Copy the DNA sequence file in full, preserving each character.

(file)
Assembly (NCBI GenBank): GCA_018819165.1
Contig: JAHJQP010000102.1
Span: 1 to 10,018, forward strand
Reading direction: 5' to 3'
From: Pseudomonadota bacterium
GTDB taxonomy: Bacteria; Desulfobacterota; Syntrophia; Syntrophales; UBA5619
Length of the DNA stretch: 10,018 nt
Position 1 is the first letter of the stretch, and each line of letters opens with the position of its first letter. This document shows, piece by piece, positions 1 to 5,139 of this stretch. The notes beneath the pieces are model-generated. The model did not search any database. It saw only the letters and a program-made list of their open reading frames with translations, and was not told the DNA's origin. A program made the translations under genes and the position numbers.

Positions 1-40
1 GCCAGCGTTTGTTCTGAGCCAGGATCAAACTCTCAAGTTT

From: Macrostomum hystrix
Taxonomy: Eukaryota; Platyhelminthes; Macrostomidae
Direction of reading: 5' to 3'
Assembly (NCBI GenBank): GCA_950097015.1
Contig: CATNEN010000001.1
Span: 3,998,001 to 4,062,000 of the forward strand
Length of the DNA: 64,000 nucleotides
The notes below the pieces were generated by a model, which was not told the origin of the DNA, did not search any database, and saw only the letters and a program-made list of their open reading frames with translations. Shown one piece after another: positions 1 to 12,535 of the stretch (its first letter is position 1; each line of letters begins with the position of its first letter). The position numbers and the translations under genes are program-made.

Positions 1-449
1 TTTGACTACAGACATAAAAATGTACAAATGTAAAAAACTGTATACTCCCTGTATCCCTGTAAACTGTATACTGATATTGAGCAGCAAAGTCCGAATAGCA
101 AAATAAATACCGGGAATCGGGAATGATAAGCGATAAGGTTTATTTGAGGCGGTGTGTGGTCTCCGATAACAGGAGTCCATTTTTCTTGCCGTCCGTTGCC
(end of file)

Assembly (NCBI GenBank): GCA_018819165.1
Contig: JAHJQP010000102.1
Span: 1 to 10,018, forward strand
Reading direction: 5' to 3'
From: Pseudomonadota bacterium
GTDB taxonomy: Bacteria; Desulfobacterota; Syntrophia; Syntrophales; UBA5619
Length of the DNA stretch: 10,018 nt
Position 1 is the first letter of the stretch, and each line of letters opens with the position of its first letter. This document shows, piece by piece, positions 1 to 5,139 of this stretch. The notes beneath the pieces are model-generated. The model did not search any database. It saw only the letters and a program-made list of their open reading frames with translations, and was not told the DNA's origin. A program made the translations under genes and the position numbers.

Positions 1-40
1 GCCAGCGTTTGTTCTGAGCCAGGATCAAACTCTCAAGTTT

From: Macrostomum hystrix
Taxonomy: Eukaryota; Platyhelminthes; Macrostomidae
Direction of reading: 5' to 3'
Assembly (NCBI GenBank): GCA_950097015.1
Contig: CATNEN010000001.1
Span: 3,998,001 to 4,062,000 of the forward strand
Length of the DNA: 64,000 nucleotides
The notes below the pieces were generated by a model, which was not told the origin of the DNA, did not search any database, and saw only the letters and a program-made list of their open reading frames with translations. Shown one piece after another: positions 1 to 12,535 of the stretch (its first letter is position 1; each line of letters begins with the position of its first letter). The position numbers and the translations under genes are program-made.

Positions 1-449
1 TTTGACTACAGACATAAAAATGTACAAATGTAAAAAACTGTATACTCCCTGTATCCCTGTAAACTGTATACTGATATTGAGCAGCAAAGTCCGAATAGCA
101 AAATAAATACCGGGAATCGGGAATGATAAGCGATAAGGTTTATTTGAGGCGGTGTGTGGTCTCCGATAACAGGAGTCCATTTTTCTTGCCGTCCGTTGCC